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Watch Out for These X-Ray Myths

Dangers-of-X-RaysWhen x-rays entered the mainstream medicine in the early 20th century, doctors were suddenly able to diagnose and study patients on a whole new level. The ability to see inside the body without surgery continues to be an important method for finding problems in the soft tissue, bones and teeth. It has and continues to save many lives.

There are also concerns. As medical and scientific knowledge has progressed, concerns over the safety of medical x-rays have come to the fore. Many people now wonder whether medical x-rays are worth the risk, and if so, under what circumstances. To make matters worse, the internet is full of every kind of misinformation about the nature and safety of medical x-rays.

1. Medical x-rays expose human beings to dangerous levels of radiation
The earth, other planets, stars, and other elements emit various levels of radiation. This doesn’t mean that radiation is nothing to worry about; but it is part of the natural environment. Even at sea level, human beings absorb small amounts of radiation every day. When we fly, or live at higher altitudes, our exposure to radiation is greater.

Radiation is measured as milliSieverts (mSv). Everybody on earth absorbs a small dose of radiation each year, equivalent to about 2 mSv. Pilots and flight attendants might be exposed to a dose of about 4 mSv per year. A dangerous exposure to radiation is considered to be around 200 mSv.

Given these facts, we can safely say that the average medical x-ray, which delivers a dose of .008 to 1 mSv, may not be as threatening as commonly believed. More uncommon procedures, such as cerebral or gastrointestinal x-rays, deliver between 1 and 7 mSv. A full-body CT scan delivers a dose of more than 10 mSv, and multiple CT scans in one session can sometimes ex-pose a patient to more than 50 mSv.

According to these figures, the upper extremes of medical x-ray procedures are still less than a quarter of what is considered to be dangerous exposure to radiation. Doctors and radiologists take patient safety seriously and will always consider an individual’s unique medical history be-fore recommending x-ray procedures.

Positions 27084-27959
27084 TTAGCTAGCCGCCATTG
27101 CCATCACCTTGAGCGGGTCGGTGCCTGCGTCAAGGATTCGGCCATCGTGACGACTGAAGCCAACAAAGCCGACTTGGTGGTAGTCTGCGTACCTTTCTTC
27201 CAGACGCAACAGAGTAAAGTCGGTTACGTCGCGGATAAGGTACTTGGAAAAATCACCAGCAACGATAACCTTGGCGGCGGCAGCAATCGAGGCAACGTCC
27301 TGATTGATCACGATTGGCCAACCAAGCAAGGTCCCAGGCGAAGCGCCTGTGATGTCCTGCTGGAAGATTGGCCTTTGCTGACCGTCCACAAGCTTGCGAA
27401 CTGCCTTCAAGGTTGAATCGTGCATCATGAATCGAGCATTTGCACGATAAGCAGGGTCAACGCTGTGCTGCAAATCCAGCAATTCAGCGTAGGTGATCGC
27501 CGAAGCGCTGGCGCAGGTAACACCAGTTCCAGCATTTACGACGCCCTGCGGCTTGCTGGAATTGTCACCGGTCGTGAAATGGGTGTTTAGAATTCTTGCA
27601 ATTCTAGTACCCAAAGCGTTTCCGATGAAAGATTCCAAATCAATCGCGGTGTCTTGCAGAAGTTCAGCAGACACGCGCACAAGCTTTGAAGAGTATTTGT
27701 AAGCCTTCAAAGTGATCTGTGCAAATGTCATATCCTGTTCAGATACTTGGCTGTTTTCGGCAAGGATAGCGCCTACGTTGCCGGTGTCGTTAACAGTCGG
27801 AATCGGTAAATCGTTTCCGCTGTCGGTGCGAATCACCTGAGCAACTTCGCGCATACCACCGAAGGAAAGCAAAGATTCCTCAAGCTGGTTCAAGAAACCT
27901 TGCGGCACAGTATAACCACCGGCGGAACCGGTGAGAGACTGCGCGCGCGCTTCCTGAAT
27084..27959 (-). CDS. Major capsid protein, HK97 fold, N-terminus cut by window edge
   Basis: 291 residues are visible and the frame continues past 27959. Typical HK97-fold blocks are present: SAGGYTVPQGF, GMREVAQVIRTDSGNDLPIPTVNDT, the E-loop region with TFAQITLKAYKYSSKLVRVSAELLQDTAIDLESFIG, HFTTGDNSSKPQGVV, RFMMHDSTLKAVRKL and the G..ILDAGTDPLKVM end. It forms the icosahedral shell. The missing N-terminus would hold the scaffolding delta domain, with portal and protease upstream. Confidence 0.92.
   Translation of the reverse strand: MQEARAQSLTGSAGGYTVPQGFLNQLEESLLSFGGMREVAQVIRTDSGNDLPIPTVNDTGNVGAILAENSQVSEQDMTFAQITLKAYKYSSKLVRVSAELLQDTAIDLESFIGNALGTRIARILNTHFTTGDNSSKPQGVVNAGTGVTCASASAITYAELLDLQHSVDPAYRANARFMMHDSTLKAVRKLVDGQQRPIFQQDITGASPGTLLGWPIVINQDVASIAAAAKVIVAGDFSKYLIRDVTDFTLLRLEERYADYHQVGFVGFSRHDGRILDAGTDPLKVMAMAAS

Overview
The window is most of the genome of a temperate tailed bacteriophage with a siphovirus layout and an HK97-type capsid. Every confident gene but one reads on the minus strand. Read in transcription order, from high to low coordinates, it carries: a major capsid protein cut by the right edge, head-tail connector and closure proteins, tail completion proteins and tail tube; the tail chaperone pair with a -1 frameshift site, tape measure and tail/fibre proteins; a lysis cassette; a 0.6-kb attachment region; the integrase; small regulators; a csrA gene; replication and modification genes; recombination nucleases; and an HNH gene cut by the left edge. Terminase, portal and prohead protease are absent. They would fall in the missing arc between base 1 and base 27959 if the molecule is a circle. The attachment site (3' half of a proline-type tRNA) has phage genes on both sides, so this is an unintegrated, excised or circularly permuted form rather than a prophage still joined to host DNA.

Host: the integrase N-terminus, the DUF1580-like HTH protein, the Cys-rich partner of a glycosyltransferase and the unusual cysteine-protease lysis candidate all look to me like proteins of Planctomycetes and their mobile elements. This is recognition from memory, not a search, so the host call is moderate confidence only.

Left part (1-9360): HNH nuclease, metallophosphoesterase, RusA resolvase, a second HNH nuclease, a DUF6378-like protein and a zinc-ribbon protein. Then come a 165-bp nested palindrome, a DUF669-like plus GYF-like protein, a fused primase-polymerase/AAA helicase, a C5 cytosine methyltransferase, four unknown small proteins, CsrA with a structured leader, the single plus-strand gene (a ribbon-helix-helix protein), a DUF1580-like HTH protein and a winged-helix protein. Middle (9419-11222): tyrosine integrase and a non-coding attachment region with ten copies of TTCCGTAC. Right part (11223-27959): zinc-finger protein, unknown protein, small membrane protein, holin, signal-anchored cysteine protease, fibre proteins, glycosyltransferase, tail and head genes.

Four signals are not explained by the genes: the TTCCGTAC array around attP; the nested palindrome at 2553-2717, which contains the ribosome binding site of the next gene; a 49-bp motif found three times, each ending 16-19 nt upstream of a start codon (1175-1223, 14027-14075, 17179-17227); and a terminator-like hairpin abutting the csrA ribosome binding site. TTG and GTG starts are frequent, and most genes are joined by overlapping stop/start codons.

2. Medical x-rays have serious affects on fertility and pregnancy
Many couples who are trying to conceive worry about possible interference from x-rays, while couples who have conceived are especially cautious. They don’t want to do anything that will put the fetus in harm’s way. These worries are entirely understandable, but it’s good to address them.

In terms of fertility, only serious amounts of radiation could lower fertility in any way. In terms of pregnancy, most common x-ray procedures are perfectly safe and will not affect the fetus at all. When a doctor recommends an x-ray to a pregnant woman, it’s safe. But it’s always good to confirm this fact with the doctor for extra peace of mind.

Medical x-rays should be used judiciously, as they do produce radiation. However, the levels of radiation produced are generally very low, and science does not show them to be harmful. Pa-tients can generally undergo x-rays with confidence; if there’s any doubt, always clear it up with your doctor! If you have questions about x-rays or other aspects of urgent care, please feel free to contact us or visit our clinic. Thanks for reading!

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